Waterhemp will continue to be a top weed challenge for many Illinois growers in 2015, according to Mark Bernards, assistant professor of agronomy, crop science and weed control, Western Illinois University. “We saw a lot of waterhemp sticking up above the canopy last fall, so we’ll continue to have issues with it this next year, which can be complicated if it also has developed resistance to glyphosate.”

Bernards adds that while many growers are more aware of herbicide resistance, not all are confident in identifying resistance on their farms.

“If a grower had waterhemp standing at harvest, and that field received timely herbicide applications earlier in the season, then it’s pretty safe to suspect there’s a problem with resistance,” he explains.

Bernards adds that the most important thing growers can do to determine if resistant weeds are an issue on their farm is to scout fields two weeks after applying a postemergence product. “At that point, if you find plants that are alive next to dead plants, and you’re confident that both were covered, there’s a good chance that you have a resistant plant.”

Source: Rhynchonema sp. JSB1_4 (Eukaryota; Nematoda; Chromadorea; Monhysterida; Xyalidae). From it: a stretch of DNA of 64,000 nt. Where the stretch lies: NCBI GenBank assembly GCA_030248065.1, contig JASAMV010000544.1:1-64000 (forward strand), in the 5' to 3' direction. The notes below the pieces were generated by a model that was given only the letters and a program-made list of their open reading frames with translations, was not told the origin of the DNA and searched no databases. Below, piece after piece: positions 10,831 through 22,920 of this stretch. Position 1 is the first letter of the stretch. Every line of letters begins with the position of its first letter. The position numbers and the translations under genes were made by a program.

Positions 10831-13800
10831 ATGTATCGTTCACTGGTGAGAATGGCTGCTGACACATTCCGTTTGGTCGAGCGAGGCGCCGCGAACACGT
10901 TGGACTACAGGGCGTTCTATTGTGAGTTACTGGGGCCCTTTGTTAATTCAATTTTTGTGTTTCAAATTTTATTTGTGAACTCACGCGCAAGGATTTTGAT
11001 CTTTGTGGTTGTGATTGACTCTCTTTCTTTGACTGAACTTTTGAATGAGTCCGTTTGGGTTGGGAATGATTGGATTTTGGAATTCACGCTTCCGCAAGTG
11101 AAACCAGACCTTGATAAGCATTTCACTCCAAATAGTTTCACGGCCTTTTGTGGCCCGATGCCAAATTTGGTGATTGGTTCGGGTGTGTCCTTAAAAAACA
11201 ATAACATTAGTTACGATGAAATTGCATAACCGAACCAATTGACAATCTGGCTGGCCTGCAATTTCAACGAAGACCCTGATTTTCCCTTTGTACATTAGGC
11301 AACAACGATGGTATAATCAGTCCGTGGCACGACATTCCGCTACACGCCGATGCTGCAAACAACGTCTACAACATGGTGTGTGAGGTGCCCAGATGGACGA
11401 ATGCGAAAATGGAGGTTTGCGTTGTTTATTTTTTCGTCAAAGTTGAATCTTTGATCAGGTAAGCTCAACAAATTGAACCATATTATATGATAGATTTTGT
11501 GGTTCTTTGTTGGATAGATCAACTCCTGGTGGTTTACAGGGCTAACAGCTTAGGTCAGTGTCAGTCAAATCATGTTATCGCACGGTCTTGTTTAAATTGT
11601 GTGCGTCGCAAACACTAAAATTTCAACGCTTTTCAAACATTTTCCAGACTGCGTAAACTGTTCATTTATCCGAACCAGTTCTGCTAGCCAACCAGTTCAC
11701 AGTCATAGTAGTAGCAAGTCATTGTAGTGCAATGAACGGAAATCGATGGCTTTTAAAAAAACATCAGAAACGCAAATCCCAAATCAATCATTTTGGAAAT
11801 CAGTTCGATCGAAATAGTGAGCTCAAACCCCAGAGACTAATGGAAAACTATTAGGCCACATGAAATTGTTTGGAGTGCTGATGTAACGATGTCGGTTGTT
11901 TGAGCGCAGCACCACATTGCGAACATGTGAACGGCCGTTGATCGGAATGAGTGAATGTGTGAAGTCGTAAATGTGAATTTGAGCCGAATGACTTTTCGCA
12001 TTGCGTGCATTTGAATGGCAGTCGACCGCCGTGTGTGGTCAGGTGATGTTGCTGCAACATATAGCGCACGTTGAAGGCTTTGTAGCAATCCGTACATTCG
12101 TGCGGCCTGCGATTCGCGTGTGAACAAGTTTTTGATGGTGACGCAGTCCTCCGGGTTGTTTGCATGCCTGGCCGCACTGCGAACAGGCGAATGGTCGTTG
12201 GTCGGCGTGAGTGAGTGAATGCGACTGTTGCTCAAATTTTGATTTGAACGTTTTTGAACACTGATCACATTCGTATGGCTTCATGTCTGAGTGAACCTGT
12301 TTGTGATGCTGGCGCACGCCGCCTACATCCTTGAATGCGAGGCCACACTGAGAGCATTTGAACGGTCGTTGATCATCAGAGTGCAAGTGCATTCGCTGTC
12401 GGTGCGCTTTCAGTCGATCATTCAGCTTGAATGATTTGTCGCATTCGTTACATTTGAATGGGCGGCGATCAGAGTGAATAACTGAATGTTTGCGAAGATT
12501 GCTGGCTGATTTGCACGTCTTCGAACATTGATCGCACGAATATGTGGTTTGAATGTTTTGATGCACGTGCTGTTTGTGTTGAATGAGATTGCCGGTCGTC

Bernards recommends using pre-emergence herbicides to suppress waterhemp issues in fields where the weed has been a problem in the past. “Pre-emergence is key to managing waterhemp effectively because post options for controlling waterhemp are a lot less cost-effective.”

Scouting also is critical, according to Bernards. “Growers need to be out in their fields every two to three weeks to evaluate what’s happening and catch escapes early,” he says. “It’s critical that we manage weeds while they’re still small.”

Inter-row cultivation is another technique they’re using on the WIU research farm located near Macomb to help control waterhemp. Bernards says that many growers have gotten away from the practice, but it can offer an extra line of defense against yield losses to waterhemp.

“We have a lot learn or relearn about inter-row cultivation,” he explains. “But it’s definitely something we’re going to need to consider, given the somewhat limited number of herbicides available for postemergence control.”

For more information on weeds to watch for in 2015, see the March issue of Illinois Field & Bean magazine.

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